At the end of a friendly exchange on the subject of conspiracy theory or ‘counterknowledge’ between Richard Landes and ShrinkWrapped which was started by Landes’ review of Counterknowledge by Damien Thompson there is the following commentary by Landes on the final paragraph of Shrinkwrapped’s post: (I’ve labeled who said what for clarity. Both quotes are from here.)
[ShrinkWrapped's closing words:] Just beneath the surface of even the most stable and reasoned mind exists a cauldron of irrationality. The Unconscious can never be fully tamed and is forever attempting to find access to the Conscious mind to enable and effect its desires. Conspiracy Theories, false prophets and messiahs, and easily identifiable scapegoats are the result; they are here to stay and will plague us and increase until we re-establish the safe haven that can only come from Knowledge.
[Landes' reaction:] I’m a bit confused by this finale. Can you explain what the “safe haven that can only come from Knowledge” is? Is this (regressive) pre-post-modernism: knowledge=truth=objectivity=reality? Why is knowledge “safe”? It may “set us free,” or empower us, or enlighten us, but nothing about it suggests either stability or safety. On the contrary, part of what is so frightening about reality and why people run to the cocoons of conspiracy theory and other forms of counter-knowledge is precisely to flee the ego-wounding world of registering what’s going on around us.
As someone long familiar with my own unconscious and that of others through psychology I agree with Landes that conspiracy theory or counterknowledge is a kind of cocoon – a defense mechanism. In my experience it helps to become aware that the unconscious follows patterns over and over. With awareness they become less something that needs to be contained and more like something that ‘comes around again on the guitar’. As in….’Oh, Bush knew about 9/11 in advance?’ ‘You mean, just like Roosevelt knew about Pearl Harbor in advance?’ A conspiracy theorist friend here in Australia is quite convinced that one ‘fact’ – as he calls them – proves the other. There is too much focus on the outer similarity of the events and too little on the inner need for a comforting explanation.
In journalism these repeating patterns are called memes. In drama themes. Jung called them archetypes of the collective unconscious. At a practical level these patterns are part of all of us – hence they are collective – and form the architecture of drama from Greek theater to soap opera. We know what is coming next in a soap opera because it fits patterns we already know too well. I would argue that in terms of the media environment the intrusion of unconscious patterns into public discourse is in part the result of the Internet following an era dominated by television. Because TV is a form of drama – even and particularly the news – it has blurred the border between inner reality and outer fact. Subsequently, the Internet has empowered anyone to publish anything and so increased the amount of material both good and bad available to us. But the Internet can be used to debunk the myths perpetrated by TV – precisely as Richard Landes has done in his examination of the al Durrah affair. It can promote constructive civil discourse as well as destructive counterknowldge.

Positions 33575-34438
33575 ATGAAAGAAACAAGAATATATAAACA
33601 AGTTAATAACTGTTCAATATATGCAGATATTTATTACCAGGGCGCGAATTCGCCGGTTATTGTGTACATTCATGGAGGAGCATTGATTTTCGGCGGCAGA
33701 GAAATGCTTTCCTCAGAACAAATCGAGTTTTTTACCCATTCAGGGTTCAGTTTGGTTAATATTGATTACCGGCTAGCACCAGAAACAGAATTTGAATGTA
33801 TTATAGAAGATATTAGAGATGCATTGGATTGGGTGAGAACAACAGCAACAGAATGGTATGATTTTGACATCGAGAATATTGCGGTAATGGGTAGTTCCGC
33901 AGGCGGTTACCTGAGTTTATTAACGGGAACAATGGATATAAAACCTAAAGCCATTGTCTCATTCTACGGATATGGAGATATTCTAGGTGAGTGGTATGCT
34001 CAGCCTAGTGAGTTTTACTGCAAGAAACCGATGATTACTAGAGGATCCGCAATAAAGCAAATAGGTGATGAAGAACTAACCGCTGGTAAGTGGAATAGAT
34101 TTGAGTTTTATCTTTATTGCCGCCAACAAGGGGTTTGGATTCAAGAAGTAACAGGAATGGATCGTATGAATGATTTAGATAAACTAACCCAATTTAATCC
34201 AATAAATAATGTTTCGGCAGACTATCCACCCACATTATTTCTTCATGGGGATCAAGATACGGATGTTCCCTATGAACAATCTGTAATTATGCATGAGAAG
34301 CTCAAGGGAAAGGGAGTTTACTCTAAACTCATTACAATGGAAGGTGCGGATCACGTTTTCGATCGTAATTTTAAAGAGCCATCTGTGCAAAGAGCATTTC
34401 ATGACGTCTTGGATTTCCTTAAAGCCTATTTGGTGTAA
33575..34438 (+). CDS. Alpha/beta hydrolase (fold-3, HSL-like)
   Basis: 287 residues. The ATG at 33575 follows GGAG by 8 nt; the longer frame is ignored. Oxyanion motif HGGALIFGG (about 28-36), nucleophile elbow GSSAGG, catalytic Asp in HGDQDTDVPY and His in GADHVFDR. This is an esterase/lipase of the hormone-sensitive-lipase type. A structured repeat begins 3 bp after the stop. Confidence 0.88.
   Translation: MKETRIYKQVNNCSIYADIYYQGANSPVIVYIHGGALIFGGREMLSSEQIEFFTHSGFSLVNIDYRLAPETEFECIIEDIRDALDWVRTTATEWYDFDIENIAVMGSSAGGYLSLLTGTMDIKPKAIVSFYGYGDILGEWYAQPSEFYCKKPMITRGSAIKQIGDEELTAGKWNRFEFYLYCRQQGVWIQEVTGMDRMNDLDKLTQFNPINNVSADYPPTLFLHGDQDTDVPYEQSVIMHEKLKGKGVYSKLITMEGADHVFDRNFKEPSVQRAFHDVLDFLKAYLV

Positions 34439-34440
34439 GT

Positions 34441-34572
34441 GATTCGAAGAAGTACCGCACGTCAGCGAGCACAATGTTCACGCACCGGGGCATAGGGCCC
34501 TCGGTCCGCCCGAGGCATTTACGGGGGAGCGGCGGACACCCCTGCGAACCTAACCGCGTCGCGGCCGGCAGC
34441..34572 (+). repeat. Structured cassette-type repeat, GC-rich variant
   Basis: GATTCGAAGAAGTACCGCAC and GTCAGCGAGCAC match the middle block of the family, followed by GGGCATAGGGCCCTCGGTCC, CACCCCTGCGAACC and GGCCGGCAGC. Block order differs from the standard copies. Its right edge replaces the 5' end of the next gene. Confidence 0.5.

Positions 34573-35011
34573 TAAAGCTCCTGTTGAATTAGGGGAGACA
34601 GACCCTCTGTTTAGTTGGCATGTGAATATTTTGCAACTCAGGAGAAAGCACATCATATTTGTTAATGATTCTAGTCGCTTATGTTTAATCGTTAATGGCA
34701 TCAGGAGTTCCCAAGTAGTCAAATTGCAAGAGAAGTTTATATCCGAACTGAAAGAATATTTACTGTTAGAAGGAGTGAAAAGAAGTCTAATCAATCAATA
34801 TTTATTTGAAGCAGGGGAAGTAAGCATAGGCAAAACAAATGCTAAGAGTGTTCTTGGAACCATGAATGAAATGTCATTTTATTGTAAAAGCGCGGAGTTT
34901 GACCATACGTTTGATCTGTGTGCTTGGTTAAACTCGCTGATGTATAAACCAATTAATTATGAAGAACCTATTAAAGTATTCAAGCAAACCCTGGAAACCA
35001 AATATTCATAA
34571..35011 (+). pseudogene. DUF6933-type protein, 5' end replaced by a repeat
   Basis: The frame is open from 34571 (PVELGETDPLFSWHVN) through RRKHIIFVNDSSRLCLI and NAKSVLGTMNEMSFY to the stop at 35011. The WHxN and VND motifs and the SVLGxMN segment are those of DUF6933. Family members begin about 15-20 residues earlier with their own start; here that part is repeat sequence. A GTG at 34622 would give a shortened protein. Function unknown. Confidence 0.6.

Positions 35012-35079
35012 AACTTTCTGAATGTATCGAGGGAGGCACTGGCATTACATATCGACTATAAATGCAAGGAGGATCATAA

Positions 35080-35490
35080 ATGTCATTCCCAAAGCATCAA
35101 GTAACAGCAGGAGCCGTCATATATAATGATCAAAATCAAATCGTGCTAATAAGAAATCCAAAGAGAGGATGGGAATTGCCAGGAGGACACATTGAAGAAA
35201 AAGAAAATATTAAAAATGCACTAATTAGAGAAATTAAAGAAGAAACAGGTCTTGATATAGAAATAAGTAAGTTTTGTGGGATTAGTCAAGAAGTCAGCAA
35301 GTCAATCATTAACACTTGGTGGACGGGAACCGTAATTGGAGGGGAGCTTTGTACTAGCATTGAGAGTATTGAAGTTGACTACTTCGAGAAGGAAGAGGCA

The psychologist Robert Johnson tells the story of a little boy explaining to him that some things are true on the inside and shouldn’t be mixed up with things on the outside. Mixing things up that are true on the inside with those that are true on the outside is a fundamental human mistake that we make all the time. The form we call drama is an excellent way to explore what is true inside – that inner ocean with its tides of emotion and archetypal pattern that resides in all of us. But using TV to report the news is to use a medium more appropriate to explore inner truths than outer ones. We have had three generations of the news being shaped by the requirements of drama. Of being fooled into believing emotionally, if not intellectually, that we have witnessed events like the Twin Towers coming down. Or that the footage of the jihadi with the AK came to CNN or Fox from some intrepid stringer rather than an al Qaeda media emir. We are so accustomed to being manipulated by cinematic technique we hardly notice that our worldview has been being constructed for us by the film editors of the TV news establishment since the fifties. So it is no surprise counterknowledge spreads abundantly on the Internet and that many educated people apparently are more ready to believe anything. At the same time discussion such as that carried on by ShrinkWrapped and Richard Landes are not locked away in seminar room, but available to a much larger and diverse audience. The Interenet spreads much nonsense and worse things like beheading videos, but it also spreads awareness.